Here Are 5 Safety Tips For Trouble-free Winter Driving

  • Choosing the right ‘winter’ tires could be the most important thing you do to stay safe in icy conditions
  • Make sure your car is stocked up with the right emergency gear
  • It may sound obvious, but the best way to stay safe is not to drive when you don’t have to

Winter is the time for family gatherings, holiday drives and skiing trips. Because you must drive to get to your relative’s place, or that ski resort, or to go on that Christmas shopping spree, here are six winter driving tips to stay safe on those icy, snow-covered roads.

Chains on top of winter tires gives you even more grip when things get icy.

Choose the right tires

Firstly, in the same way as you choose the right pair of shoes to suit the occasion, whether it be a formal function or an early morning jog, you need to make sure you have the right tires for the season. And of course, in winter, that means switching to snow or studless tires at the appropriate time—preferably before it snows. While a set of all-season tires can offer some traction in light snow and the occasional winter storm, they’re not designed for deep snow, ice, and cold weather (when temperatures stay below ~45º F). They only offer minimal grip when the road surface turns slushy and slippery. 

As temperatures drop quickly in winter, road conditions can become slippery and treacherous within a matter of hours meaning that your ‘all-season’ tires will run out of traction just as quickly. For those wanting proper winter (snow) tires, we’d recommend Bridgestone Blizzak WS90 or Michelin X-Ice Snow for drivers of sedans, coupes, minivans and crossovers, and Goodyear Wrangler AT/S or Bridgestone Blizzak DM-V2 for trucks. And of course, using chains on top of winter tires is an even better strategy when the snow is exceptionally heavy.

One final thing to keep in mind regarding tires is to check your tire pressures regularly as tire pressure drops by 1 to 2 lbs for every 10°F that the temperature falls. We’d recommend you check tire pressures once a week during winter for that added peace of mind.

Carry gear that can help you de-ice your car if needed.

Don’t drive unless you have to

So you’ve got the right tires for your vehicle. But then of course, arguably the best advice to stay safe during winter driving conditions is to simply not drive at all—if you can avoid it. If you have to take to the road when it’s snowy or icy, make sure both you and your car are prepped and ready for trouble-free winter driving.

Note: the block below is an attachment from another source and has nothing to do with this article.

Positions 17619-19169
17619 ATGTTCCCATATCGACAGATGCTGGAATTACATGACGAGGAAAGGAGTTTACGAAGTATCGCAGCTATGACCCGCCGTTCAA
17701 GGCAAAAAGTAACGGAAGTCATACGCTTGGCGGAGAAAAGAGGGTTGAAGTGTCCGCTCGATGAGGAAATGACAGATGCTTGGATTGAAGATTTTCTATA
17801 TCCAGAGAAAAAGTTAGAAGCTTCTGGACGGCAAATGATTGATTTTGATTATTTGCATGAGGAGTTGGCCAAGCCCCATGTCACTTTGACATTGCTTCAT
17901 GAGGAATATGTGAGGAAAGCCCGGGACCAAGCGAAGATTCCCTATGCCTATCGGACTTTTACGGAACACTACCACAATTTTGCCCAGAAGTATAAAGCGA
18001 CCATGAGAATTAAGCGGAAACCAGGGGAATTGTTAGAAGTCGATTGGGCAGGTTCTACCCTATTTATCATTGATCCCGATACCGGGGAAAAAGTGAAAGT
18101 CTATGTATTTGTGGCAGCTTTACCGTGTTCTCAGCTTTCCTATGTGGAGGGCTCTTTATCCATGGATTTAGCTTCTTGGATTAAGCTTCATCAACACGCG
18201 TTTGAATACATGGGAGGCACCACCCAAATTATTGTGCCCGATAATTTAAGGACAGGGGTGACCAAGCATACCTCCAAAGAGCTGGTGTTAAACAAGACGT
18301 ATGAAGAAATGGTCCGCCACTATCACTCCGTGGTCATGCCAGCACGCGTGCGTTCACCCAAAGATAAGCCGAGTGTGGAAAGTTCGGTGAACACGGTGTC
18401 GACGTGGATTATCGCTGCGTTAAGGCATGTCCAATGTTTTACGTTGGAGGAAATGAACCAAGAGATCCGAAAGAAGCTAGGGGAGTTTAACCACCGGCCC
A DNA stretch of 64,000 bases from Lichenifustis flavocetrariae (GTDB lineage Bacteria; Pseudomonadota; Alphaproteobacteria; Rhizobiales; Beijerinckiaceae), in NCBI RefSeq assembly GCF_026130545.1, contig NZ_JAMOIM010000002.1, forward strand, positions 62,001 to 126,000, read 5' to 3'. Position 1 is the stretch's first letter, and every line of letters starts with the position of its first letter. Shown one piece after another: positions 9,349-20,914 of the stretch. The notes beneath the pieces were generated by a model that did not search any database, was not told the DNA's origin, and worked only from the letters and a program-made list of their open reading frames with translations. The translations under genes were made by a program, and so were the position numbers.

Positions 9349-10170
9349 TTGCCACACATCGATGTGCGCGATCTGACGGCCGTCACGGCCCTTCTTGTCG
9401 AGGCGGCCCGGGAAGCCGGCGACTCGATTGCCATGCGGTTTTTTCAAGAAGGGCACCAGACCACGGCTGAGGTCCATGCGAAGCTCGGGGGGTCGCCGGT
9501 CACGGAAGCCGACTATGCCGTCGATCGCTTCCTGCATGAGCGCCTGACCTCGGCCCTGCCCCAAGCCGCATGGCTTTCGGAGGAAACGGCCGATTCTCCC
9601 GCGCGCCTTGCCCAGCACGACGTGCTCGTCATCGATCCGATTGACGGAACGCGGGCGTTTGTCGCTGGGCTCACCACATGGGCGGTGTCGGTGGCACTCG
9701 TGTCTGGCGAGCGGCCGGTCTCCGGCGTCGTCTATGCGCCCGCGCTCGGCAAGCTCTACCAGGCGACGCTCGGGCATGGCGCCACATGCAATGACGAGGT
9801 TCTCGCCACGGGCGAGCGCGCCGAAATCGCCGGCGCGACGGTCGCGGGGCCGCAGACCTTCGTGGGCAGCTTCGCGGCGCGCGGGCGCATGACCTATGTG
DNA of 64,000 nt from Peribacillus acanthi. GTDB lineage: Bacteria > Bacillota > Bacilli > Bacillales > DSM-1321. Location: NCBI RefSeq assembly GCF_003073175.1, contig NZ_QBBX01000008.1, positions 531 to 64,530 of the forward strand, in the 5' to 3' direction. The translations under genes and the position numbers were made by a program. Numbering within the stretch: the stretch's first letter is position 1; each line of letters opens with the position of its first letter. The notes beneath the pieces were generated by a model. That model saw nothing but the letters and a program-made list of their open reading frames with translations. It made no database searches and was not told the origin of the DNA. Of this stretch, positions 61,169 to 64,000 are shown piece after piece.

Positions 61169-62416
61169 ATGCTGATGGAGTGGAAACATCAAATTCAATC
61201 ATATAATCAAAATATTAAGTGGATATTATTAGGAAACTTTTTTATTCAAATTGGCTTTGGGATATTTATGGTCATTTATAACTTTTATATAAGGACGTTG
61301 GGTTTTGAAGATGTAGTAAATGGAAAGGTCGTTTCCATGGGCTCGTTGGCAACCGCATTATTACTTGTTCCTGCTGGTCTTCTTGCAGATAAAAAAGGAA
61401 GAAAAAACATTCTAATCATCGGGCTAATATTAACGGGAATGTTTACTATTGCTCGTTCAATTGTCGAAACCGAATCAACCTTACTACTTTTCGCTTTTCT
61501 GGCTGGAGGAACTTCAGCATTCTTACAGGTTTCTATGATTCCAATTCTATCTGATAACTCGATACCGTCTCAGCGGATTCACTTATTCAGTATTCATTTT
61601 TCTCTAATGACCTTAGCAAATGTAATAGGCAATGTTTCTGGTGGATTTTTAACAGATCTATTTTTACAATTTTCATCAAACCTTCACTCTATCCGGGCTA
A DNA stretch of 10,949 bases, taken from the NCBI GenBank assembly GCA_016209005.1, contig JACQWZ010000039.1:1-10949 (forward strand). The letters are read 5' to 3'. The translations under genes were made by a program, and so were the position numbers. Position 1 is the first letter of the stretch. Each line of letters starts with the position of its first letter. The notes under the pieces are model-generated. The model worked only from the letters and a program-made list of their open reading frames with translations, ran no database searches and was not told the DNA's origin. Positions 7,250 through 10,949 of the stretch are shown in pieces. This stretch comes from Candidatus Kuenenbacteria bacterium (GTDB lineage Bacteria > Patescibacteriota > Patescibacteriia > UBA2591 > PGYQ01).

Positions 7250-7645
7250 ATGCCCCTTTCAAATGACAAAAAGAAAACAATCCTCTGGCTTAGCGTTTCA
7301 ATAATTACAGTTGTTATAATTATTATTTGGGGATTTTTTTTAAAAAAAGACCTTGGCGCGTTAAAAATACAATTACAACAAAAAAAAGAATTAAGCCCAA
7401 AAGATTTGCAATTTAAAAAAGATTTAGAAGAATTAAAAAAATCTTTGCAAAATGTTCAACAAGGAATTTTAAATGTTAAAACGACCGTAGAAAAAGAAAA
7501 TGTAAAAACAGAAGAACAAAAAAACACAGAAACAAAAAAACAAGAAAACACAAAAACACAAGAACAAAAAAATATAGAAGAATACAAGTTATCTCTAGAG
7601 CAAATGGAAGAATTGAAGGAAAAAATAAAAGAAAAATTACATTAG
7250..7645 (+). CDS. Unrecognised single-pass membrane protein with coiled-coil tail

Just slow down

We know in winter that you will often be driving on roads that are familiar to you, as you probably drive them most days. But just remember that when it snows and those roads get icy, the road that you normally travel down at 40 mph will only be able to offer you enough grip at 30 mph — so be prepared to adjust your speed to suit the road surface.

Practice good vehicle maintenance

Whether you’re getting ready for a road trip or your daily commute, keep ahead of your regular car maintenance duties to stay safe. Start with simple checkpoints like oil and antifreeze levels. Also, get a brake check every time you have an oil change, just to make sure your brake pads and rotors are road-worthy. And make it a habit to top up your gas or recharge that electric vehicle every time you reach halfway. This way you won’t get caught near empty when bad weather causes delays.

Start your braking a little earlier than normal when it’s icy.

Stock emergency gear

Safe winter driving can’t always keep you out of trouble. Be prepared for the worst, and make sure your vehicle is fitted with the right supplies in case of an emergency.

Your car emergency kit should include a first aid kit, flashlight or flare, jumper cables, a couple of blankets, an ice scraper, shovel, sand or kitty litter to give you traction, games for the kids, warm clothes, and snow chains. You should also carry some water, food supplies, like energy bars, as well as a phone charger.

OUR THOUGHTS

As someone who does a lot of winter driving, and uses snow tires often, I can vouch for the significant difference in grip levels. We often see drivers in America–many on all-season tires–involved in multiple-car freeway pileups moments after a cold snap hits the area, turning roads into ice skating rinks. Ousting those all-season tires and investing in some heavy-duty winter tires could be the safest thing you do all winter.

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